Why not try something new and give your social life a little boost while you’re at it? Daniela Soave shares a few inspired ideas she tried with her friends.
Why not try something new and give your social life a little boost while you’re at it? Daniela Soave shares a few inspired ideas she's tried with her friends.
Last year one of my resolutions was to shake up my social life.
While I loved catching up with friends over dinner, in the nicest way possible, it had become a bit same old, same old. So I thought – could we combine getting together with new, cultural experiences?
Of course the answer was yes. As a fluid and informal group, my friends and I have discovered music, art, theatre, wine and even food, and we’ve already got a wish list for 2017. It’s given us new interests, things to talk about and brought extra zing to our friendship.
My tip: kick-start your 2017!
Over supper, my friends and I talked about the sort of thing we’d like to try, bearing in mind we didn’t have limitless amounts of cash. Essentially, we wanted to do something, then talk about it. A new experience to share.
How about rediscovering vinyl or becoming experts on a particular director by watching and discussing their films? When the weather improved, could we gain a new appreciation of our surroundings by starting a history walking group? Learn about and sample different types of apple used in cider production? Could we tap into a local U3A (University of the Third Age), or sign up for a series of lectures at a nearby art gallery? How about putting on talks and events ourselves by hiring an upstairs room in a pub?
Here’s what we did to supercharge our social lives
- Record playing – We kicked off our cultural club with a record listening group. Nowadays, music is a background to whatever else we happen to be doing, but what would it be like to listen to an entire album without any distraction? We revisited David Bowie’s 1972 classic, ‘The Rise and Fall of Ziggy Stardust and the Spiders from Mars’. Lights dimmed, volume cranked up, we listened to the tracks in the order they appeared on the record, getting a sense of the album as a ‘work’ rather than a mere collection of songs. It stirred memories of our teenage selves, yet as adults we also listened to it with new, appreciative ears. It was unexpectedly moving and exciting.
- Wine tasting – We organised a wine tasting at an independent supplier at a nominal cost (paid for by selling old DVDs on the internet). That inspired a coffee tasting (word of advice: better to make this a morning event, unless you want to be up all night).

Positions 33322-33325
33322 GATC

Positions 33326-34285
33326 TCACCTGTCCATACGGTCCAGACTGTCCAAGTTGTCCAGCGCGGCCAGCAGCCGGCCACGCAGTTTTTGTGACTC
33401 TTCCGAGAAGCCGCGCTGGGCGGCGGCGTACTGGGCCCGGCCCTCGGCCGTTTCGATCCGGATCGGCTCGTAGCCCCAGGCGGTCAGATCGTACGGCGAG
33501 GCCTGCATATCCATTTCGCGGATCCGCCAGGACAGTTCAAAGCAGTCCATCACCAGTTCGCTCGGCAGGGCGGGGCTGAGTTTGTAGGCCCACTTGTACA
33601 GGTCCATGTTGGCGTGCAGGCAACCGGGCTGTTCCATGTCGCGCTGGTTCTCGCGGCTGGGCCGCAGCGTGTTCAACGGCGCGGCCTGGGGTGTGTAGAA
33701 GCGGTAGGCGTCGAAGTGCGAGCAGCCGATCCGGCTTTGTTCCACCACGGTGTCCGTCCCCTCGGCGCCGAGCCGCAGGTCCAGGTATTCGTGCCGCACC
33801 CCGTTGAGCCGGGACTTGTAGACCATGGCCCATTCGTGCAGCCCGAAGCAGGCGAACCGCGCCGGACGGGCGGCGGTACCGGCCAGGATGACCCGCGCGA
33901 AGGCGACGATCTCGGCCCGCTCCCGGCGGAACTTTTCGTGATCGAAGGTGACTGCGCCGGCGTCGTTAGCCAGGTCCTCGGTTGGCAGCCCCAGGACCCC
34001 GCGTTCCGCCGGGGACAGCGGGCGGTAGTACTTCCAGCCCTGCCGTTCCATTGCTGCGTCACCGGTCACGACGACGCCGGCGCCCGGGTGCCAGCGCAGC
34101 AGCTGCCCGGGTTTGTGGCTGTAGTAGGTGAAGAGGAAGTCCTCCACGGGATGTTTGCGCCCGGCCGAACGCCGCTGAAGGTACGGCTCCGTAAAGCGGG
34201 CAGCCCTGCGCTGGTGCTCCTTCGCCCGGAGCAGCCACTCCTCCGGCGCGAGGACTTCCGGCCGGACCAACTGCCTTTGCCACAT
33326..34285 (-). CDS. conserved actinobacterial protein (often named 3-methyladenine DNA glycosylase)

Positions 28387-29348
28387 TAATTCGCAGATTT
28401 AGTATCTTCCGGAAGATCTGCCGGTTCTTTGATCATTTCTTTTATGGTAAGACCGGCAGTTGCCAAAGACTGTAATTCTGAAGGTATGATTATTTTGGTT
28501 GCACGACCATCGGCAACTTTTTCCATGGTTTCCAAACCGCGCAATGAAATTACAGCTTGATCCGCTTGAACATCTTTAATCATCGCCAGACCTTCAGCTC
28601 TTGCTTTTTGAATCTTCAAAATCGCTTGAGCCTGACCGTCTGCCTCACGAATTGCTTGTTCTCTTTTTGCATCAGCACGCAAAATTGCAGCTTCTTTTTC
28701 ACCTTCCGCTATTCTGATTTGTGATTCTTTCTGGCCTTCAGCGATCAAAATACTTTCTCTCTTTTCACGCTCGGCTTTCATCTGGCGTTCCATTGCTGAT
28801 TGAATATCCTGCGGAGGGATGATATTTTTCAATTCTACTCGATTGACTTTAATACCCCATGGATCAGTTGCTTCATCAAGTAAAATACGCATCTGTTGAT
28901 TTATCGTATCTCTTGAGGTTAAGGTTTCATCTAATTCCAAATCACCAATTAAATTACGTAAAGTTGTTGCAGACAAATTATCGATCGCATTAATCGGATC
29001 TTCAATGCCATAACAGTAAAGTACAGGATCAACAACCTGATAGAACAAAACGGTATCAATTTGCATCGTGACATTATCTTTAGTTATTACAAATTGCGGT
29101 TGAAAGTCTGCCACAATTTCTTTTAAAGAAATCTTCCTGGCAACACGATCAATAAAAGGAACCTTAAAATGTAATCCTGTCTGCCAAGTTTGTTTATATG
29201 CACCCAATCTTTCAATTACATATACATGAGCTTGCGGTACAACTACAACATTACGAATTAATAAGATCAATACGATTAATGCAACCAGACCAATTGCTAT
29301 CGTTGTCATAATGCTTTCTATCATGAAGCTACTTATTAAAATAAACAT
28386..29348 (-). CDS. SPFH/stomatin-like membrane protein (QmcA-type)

- Summer walking – We walked long sections of a West Country canal over several Sunday afternoons in summer, enjoying a pub lunch midway through the day.
- Classical recitals – We chanced upon a series of free Bach organ recitals at our local cathedral, learning about this amazing composer and discussing his music while picnicking on the cathedral green afterwards.
- Watching The Bard – We rediscovered Shakespeare through the excellent cinema live broadcast series, which costs a fraction of the price of a proper theatre ticket (even better when you can’t get to your nearest theatre).
- DVD club – In tribute to good old British film, an afternoon of Ealing comedies on DVD.
We still meet for supper, but it’s no longer the mainstay of our friendship. And we’re going on to more adventurous things. Next, we’ve persuaded a local potter to do a two-day workshop with us. Who knows what will happen after that?
How to start a new group
- Don’t leave it to chance – commit to a regular date, the same as you would with a book club. Set aside an evening or afternoon a month for starters, and see how that goes.
- Plan a few months ahead at a time – it can always change – so that you have time to prepare. Nothing will kill off your group faster than if it’s a damp squib.
- Try different things by changing the focus every few months – taking the seasons into consideration. Indoor pursuits work better in the cold, dark months of winter and some of spring, but as the weather warms and days get longer, your choice of event can reflect this.
- Take turns in organising and hosting the group – that way the responsibility doesn’t always fall to the same person and it helps prevent things getting stale.
- And… enjoy!